Mumford High School

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Samuel C. Mumford High School
Address
17525 Wyoming Avenue
Detroit, Michigan
Information
School type Public
School district Education Achievement Authority of Michigan
Principal Donnie Davis, Jr., Ph.D.
Grades 9–12
Language English
Area Urban
Color(s) sky blue and burgundy
Mascot Mustangs

Located on Detroit's near-northwest side, Samuel C. Mumford High School is operated by the Detroit Board of Education; the school's namesake served twenty-two years on the Board and was a former president of the organization.[1]

Following war-delayed construction, Mumford High opened in September 1949; a time when large segments of Detroit's Jewish-American population had already begun an inexorable movement toward the suburban communities of Oakland County.[2] Mumford's architectural profile featured imported powder blue limestone block and exquisite Art Deco styling similar to other Detroit high schools. During much of the 1950s and early 60s, Mumford High served a predominantly Jewish student population.

Mumford High School was demolished during the summer of 2012; a new building will be constructed at the same Wyoming Avenue address.

Communities within Mumford include Palmer Park, Palmer Woods and Sherwood Forest.[3]

Mumford High School notable alumni[edit]

  • Ivan Boesky, a 1955 graduate, came to Mumford after having attended the Cranbrook School in Bloomfield Hills. Ivan Boesky was convicted for his role in the Wall Street insider trading scandal that occurred in the United States during the mid-1980s. Boesky's involvement in criminal activities is recounted in the book Den of Thieves by Pulitzer Prize-winning author James B. Stewart.
  • Leslie Feldman, Editor-in-Chief and Publisher of The National Music Magazine ZOO WORLD 1971-1975. Publisher of Miami Magazine 1975-1977, Publisher of Playbill Magazine, Southern Division from Florida to California 1976-2008. Founder of Select-A-Seat computerized Theatre, Concert and Attractions Tickets in Southern Florida 1980-1984. Publisher of Metro Magazines (Miami Beach, Coconut Grove, Key Biscayne, Coral Gables) 1981-2002.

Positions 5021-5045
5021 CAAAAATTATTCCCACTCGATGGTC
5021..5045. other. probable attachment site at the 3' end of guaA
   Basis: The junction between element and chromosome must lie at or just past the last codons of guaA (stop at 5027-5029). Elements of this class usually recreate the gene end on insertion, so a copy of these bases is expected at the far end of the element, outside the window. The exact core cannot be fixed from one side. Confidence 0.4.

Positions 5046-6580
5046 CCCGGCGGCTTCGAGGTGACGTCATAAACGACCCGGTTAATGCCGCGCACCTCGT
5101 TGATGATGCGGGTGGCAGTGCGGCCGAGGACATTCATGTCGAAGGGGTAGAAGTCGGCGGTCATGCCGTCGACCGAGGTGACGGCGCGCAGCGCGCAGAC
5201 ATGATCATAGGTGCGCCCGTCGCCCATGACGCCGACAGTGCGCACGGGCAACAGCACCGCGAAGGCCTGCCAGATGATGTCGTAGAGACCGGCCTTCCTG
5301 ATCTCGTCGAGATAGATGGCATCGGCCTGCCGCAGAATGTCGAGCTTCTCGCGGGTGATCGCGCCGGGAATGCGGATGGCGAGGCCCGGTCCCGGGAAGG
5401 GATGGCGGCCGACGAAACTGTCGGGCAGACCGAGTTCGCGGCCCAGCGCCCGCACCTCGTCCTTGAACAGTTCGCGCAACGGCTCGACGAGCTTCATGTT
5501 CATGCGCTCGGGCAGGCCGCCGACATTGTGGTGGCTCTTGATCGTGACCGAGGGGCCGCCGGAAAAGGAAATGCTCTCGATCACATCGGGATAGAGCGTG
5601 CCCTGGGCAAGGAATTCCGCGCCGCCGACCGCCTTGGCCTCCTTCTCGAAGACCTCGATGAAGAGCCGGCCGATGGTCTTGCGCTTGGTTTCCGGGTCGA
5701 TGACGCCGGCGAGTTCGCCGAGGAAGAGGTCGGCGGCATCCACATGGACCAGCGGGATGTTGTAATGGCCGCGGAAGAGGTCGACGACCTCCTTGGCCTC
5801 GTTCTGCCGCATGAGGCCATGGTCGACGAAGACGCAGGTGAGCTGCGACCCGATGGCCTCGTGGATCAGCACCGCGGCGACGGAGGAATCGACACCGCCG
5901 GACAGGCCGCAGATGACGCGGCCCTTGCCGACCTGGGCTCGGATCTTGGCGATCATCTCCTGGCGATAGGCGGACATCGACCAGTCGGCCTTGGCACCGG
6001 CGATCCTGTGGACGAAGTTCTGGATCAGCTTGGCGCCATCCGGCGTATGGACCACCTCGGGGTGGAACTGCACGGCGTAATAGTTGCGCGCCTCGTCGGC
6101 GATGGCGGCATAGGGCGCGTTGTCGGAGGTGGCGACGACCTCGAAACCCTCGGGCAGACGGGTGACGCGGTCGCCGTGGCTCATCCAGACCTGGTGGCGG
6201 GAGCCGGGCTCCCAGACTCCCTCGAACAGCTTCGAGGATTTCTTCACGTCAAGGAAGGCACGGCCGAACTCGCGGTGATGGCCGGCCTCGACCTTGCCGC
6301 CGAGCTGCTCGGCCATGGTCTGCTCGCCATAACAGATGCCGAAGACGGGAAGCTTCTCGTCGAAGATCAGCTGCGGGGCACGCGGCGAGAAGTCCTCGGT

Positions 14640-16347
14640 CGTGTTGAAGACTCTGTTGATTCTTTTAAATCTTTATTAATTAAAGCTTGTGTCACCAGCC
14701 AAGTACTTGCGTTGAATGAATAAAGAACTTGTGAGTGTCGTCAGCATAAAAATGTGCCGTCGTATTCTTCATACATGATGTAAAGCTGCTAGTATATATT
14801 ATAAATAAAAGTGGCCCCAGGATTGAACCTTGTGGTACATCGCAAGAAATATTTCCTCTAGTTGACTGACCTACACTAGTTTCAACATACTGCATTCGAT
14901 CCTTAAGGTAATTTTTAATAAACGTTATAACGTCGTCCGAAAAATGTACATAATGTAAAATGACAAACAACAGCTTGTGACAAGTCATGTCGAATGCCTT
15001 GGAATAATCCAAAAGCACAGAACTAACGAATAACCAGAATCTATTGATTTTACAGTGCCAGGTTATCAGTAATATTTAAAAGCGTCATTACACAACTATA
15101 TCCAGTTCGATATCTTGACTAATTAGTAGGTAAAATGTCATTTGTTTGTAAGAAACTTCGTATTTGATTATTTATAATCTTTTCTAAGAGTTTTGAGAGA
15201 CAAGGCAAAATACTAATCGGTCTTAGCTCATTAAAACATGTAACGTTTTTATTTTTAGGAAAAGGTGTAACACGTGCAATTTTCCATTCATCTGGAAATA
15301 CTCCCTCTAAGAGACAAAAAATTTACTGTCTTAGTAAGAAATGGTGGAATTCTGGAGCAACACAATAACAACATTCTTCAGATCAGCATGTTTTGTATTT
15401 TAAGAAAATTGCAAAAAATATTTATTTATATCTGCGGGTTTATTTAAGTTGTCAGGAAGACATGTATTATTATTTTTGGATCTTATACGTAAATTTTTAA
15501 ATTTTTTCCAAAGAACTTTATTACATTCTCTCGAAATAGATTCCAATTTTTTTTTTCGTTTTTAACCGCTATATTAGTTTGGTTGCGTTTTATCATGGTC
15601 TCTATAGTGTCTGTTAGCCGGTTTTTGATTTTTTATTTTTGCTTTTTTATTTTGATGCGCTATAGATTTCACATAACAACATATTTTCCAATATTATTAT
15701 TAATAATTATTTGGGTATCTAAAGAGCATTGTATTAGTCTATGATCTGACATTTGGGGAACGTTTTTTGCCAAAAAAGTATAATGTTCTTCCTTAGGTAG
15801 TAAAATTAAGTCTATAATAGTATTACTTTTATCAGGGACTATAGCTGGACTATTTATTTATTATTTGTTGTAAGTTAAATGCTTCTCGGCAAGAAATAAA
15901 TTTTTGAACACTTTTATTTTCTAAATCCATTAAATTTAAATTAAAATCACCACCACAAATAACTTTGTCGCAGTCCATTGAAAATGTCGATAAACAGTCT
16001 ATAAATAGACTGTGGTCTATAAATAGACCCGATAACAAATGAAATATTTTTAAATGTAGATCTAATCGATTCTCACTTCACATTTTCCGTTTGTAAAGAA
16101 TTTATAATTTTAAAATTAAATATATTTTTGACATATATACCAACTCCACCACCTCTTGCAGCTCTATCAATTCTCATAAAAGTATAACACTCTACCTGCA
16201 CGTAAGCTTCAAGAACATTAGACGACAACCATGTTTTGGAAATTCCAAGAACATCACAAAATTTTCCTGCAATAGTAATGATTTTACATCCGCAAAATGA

• Kenneth Ferguson, world-class track and field athlete; ranked 7th globally in the 400-meter hurdles (2007).[5] During his time at Mumford, Ferguson was a six-time Michigan High School Athletic Association champion in the hurdles and relay events[6]
  • Robert Israel, Costume and Set Designer[10]
  • Donald E. Levin (1967), poet and novelist; Chair of English and Modern Languages Department at Detroit's Marygrove College[11]
  • Shayla Mahan. Between 2004-07, Miss Mahan won a total of ten MHSAA championships in sprint and relay events. Shayla ran on the Mumford 400 and 800 meter relay teams that currently rank number-one in the MHSAA record book; she is also the state record holder at 100 and 200 meters.[12][13]
  • Merton Rich, Actor/Writer who got his start at Chicago's Second City, and went on to win 3 Emmy Awards for writing and producing TV shows, "SCTV" and "Cheers" among many others.

Through the Years: Mustang Sports Headliners[edit]

1959 graduate, Barry Shapiro set a city record on his way to winning the 100-yard breaststroke, at the 1959 Detroit Public School League (DPSSAL) swimming finals. In fact, Shapiro's time was superior to the existing Michigan High School Athletic Association record for the event. Barry was among the fastest breaststrokers in the state, during a period (1931–1961) when Detroit schools did not participate in MHSAA championship events; he never had the chance to swim for a state title.[14]